US closer than ever to defeating Al-Qaeda: Obama
he US is responsibly ending wars in Afghanistan and Iraq 'from a position of strength', Obama said.
The US is now closer than ever to defeating al-Qaeda and its "murderous network", President Barack Obama has declared, more than five months after the outfit's chief Obama bin Laden was eliminated by American special commandos.
"In delivering justice to Osama bin Laden and many other al-Qaeda leaders, we are closer than ever to defeating al-Qaeda and its murderous network," Obama said yesterday, marking the 10th anniversary of the American military campaign in Afghanistan.
"Despite the enormous challenges that remain in Afghanistan, we've pushed the Taliban out of its key strongholds, Afghan security forces are growing stronger, and the Afghan people have a new chance to forge their own future," said the US President.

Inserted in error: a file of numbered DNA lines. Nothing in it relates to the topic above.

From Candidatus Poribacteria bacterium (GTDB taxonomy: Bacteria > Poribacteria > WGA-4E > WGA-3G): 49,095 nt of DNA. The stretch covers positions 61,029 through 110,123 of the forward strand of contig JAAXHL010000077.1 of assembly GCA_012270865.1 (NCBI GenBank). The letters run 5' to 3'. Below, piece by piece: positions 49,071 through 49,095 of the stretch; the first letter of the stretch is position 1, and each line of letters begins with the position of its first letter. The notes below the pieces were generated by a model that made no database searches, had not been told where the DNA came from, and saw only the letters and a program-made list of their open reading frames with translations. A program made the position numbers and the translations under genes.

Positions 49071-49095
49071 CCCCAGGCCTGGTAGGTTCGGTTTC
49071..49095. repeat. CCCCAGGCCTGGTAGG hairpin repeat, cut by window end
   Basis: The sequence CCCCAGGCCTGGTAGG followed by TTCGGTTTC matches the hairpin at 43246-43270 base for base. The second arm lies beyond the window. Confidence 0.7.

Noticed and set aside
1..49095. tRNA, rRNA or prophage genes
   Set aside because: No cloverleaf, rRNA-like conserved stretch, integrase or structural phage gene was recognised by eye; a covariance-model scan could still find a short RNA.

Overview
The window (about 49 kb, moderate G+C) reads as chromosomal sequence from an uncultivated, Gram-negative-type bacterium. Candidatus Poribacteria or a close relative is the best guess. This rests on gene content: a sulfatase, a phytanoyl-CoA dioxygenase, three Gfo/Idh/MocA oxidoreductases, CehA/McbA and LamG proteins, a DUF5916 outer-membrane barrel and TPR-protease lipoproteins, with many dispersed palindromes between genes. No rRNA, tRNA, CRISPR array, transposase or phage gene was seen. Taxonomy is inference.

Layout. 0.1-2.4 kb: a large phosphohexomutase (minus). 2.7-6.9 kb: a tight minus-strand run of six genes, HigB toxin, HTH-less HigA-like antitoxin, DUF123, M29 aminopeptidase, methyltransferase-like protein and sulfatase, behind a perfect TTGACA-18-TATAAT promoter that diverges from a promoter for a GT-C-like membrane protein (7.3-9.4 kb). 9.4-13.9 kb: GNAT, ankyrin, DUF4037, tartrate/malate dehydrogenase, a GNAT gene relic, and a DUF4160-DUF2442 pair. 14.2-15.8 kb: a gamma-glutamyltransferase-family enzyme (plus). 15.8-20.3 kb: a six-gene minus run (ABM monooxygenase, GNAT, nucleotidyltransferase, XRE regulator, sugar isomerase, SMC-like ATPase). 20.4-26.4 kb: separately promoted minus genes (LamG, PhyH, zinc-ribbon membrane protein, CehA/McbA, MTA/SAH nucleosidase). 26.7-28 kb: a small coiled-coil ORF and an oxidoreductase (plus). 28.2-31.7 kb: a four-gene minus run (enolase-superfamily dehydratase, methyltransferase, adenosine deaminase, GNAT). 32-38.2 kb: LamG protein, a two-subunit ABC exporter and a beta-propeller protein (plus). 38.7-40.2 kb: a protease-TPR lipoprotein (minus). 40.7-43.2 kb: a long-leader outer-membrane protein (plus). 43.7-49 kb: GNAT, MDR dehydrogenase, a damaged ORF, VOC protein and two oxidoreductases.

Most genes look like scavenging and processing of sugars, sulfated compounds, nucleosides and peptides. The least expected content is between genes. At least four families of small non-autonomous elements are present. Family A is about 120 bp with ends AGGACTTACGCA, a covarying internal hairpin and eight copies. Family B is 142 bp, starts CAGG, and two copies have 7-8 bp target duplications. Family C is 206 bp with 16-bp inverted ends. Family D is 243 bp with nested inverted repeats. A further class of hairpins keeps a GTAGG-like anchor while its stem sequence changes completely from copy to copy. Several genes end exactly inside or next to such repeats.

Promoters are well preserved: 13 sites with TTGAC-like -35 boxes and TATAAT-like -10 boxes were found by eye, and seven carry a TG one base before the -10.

The US is responsibly ending wars in Afghanistan and Iraq "from a position of strength", Obama said.
"We've fought alongside Afghans, and close friends and allies from dozens of nations who have joined us in common purpose," he said.
In Afghanistan and beyond, the US has shown that the US is not and never will be at war with Islam and that it is a partner with those who seek justice, dignity and opportunity.
"Ten years ago today, in response to the 9/11 terrorist attacks, our nation went to war against al-Qaeda and its Taliban protectors in Afghanistan," Obama said.
Obama saluted "more than half a million men and women who have served bravely in Afghanistan to keep our country safe, including our resilient wounded warriors who carry the scars of war, seen and unseen."
"We honour the memory of the nearly 1,800 American patriots, and many coalition and Afghan partners, who have made the ultimate sacrifice in Afghanistan for our shared security and freedom. We pay tribute to our inspiring military families who have persevered at home with a loved one at war," said the US President.
He thanked the diplomats and law enforcement officers who served since the war in Afghanistan began. "We are grateful to our tireless diplomats and intelligence, homeland security and law enforcement professionals who have worked these ten years to protect our country and save American lives," he said in his statement.
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